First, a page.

Beth O’Hara: So great question I know I work with I specialize in very sensitive people. And that’s where I’m going to come from if somebody is, you know, they can pop back three capsules of anything on the first go, this may not apply to them. But for my sensitive people, what really works well is I have them open the capsule, and start with sprinkles. And we’re talking about using a format that can be well absorbed. So we’re really talking about s acetal glutathione. Or lipids, some people tolerate it, I find a life of syllables usually a lot stronger because it’s in that base that will make it cross the blood-brain barrier.

So I usually people start with a capsule form of vas acetal Gluta file, then we do some sprinkles and those capsules, usually 100 125 milligrams. And then they go up to maybe a 16th of a capsule and eighth, a fourth a half, and so on. That’s how slowly people go, some people go even slower. That may sound like a snail’s pace. But if you’re a sensitive person that says more successful method, but then building up and it’s really cased by case, I’ve had people who couldn’t do even 25 milligrams of glue with ion.

Other people can do 100 200 milligrams twice a day, people who are really much, much less sensitive, those people that can just pop back anything and it’s not throwing them for a loop, they might be able to get up to 500 milligrams twice a day, rarely have somebody in my practice that can do that. But that would be the upper limit for people who have a stronger system.

 

Dr. Joel Rosen: Right. And this is provoked. So is this a couple of days before the actual samples being taken? Is this the day of a couple? Like what’s the what’s your suggestion on that?

 

Beth O’Hara: Usually we do about five or six days before, do glute fi on, and then two or three times sweating if possible, or lymphatic drainage massage the day before you can do all three if you like. And then I like to have people collect first-morning urine, say just have the most apples to apples and have the most concentrated urine there. And but here’s the thing is that overdoing it doing more than your body can handle or doing what is flaring you up, and then pushing through that and flaring more is not going to get you better results is going to get you sick.

And so because what that’s telling your body is that you’ve got way too many toxins flooding your system, you can’t keep up with them. So that’s one thing I want to really hammer home is this whole kind of this culture now of pushing through these hooks reactions. And if you’re a sensitive person or you have mass activation issues, I’ve seen people do that and then be in bed for three months. So that’s not a good strategy for our sensitive population. Again, if you’re a college athlete, you can throw back 500 milligrams of glue found twice a day pushing through an adverse reaction may be okay, but if you’re sensitive, we have to take a different angle here than what some of our standard just standard philosophies out there on the internet are.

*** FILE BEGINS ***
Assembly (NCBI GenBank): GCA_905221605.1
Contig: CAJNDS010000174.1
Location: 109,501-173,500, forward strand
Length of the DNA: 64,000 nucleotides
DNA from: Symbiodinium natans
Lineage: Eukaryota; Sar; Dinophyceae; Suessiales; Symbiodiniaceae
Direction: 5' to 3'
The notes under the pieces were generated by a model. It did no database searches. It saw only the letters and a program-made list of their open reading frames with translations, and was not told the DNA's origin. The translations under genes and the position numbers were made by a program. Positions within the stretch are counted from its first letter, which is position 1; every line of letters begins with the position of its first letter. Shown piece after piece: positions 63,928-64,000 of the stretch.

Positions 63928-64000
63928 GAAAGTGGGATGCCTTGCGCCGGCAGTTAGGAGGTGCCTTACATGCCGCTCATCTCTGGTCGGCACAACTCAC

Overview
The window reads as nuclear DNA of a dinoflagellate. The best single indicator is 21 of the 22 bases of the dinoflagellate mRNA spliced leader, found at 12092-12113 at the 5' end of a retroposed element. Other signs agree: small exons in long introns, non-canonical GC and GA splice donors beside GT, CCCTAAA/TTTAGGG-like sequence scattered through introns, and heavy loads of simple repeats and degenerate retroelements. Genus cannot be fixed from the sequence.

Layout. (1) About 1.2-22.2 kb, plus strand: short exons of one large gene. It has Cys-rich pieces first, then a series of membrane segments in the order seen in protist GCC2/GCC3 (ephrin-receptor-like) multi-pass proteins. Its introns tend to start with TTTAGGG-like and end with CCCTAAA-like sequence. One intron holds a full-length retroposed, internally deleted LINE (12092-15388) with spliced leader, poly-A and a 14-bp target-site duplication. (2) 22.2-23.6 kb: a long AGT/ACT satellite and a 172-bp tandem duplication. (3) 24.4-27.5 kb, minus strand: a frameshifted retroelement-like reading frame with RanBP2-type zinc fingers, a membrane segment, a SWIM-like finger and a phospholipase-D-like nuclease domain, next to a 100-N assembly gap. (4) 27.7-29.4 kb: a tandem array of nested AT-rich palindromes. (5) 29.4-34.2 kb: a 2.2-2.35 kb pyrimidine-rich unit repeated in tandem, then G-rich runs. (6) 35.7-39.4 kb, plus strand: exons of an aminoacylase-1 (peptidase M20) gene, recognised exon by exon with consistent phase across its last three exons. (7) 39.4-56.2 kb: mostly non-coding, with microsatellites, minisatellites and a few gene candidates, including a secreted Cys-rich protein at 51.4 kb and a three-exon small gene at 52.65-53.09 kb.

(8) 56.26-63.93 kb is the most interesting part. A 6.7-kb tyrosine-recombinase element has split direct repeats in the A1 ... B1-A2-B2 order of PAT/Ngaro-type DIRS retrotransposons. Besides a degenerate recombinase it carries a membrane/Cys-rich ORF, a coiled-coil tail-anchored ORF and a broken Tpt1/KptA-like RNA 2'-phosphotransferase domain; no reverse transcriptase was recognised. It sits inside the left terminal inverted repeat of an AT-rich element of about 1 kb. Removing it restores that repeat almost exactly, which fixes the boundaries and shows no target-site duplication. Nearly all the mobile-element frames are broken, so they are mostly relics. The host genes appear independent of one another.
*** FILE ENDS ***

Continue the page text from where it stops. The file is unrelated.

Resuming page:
Dr. Joel Rosen: Yeah, and it points to the concept of the Goldilocks zone for everything, but it also keeps it in context. But the reason why We’re having you do a gentle provocation is that we want to validate, and actually, see and objectify the mycotoxins that you have in your body. And it’s not worth getting sick for, to be able to do that. So I think that’s really what we’re talking about.

So, okay, let’s say and then just to reiterate what you talked about before, it’s so important to know why or which particular mycotoxins you have, because it’s going to change around the approach so that it’s more customized, not only in terms of what’s the best at what in the marketing message to market match, what’s the best binder that is known in the research to help get whatever the mycotoxin you have out, but the other part of it is the phase two processes like glucuronidation, or what specific phase two pathway is, is the mycotoxin being used to get out and then that’s where the genetic susceptibility comes into play as well, because some people may have some demands to help not just get that mycotoxin out but support that phase two pathway consistently over time.

After all, you’ve mentioned all the chemicals and toxins and molds in the environment in the first place. But before we get into that, what I want to talk to you about is a lot of the clients that I work with and you work with to at the same time are like okay, well, what do I eat, because I have no idea I have Mast Cell activation, which means I have extra histamine in the GI tract. I can’t eat histamine-based foods, I have a leaky gut, it also has fermentation. So I got to be aware of fermentable foods and Cebo.

But then again, I think I may have oxalates. And I don’t know what to eat with oxalates. And I know I don’t have anything I have auto immunities. So can you take us through that? That is like, Okay, how do we get them eating food that’s nutritious and substantial, and it’s going to give them energy so that that’s not another, you know, anchor to have to, to cut away and deal with as well.

 

Beth O’Hara: Yeah, that’s so so important. Joel and I, I had a quick thought I can’t leave alone before I go to this, which is that of just on the tests, a lot of very sensitive, very sick people will not have really high levels of mycotoxins on those first tests, frequently, it’s going to come back with very small amounts. But if anything is showing up, because there was a study, Great Plains dead that showed that not all people have mycotoxins in their urine. So if anything showing up that’s serious, even if it’s tiny amounts because it’s not showing the whole body burden, it’s just showing what’s in the bloodstream. And most sensitive, people can’t dump those into the bloodstream early on. So always take it seriously. If anything shows up. Then Then, transitioning here into the foods, this is so important.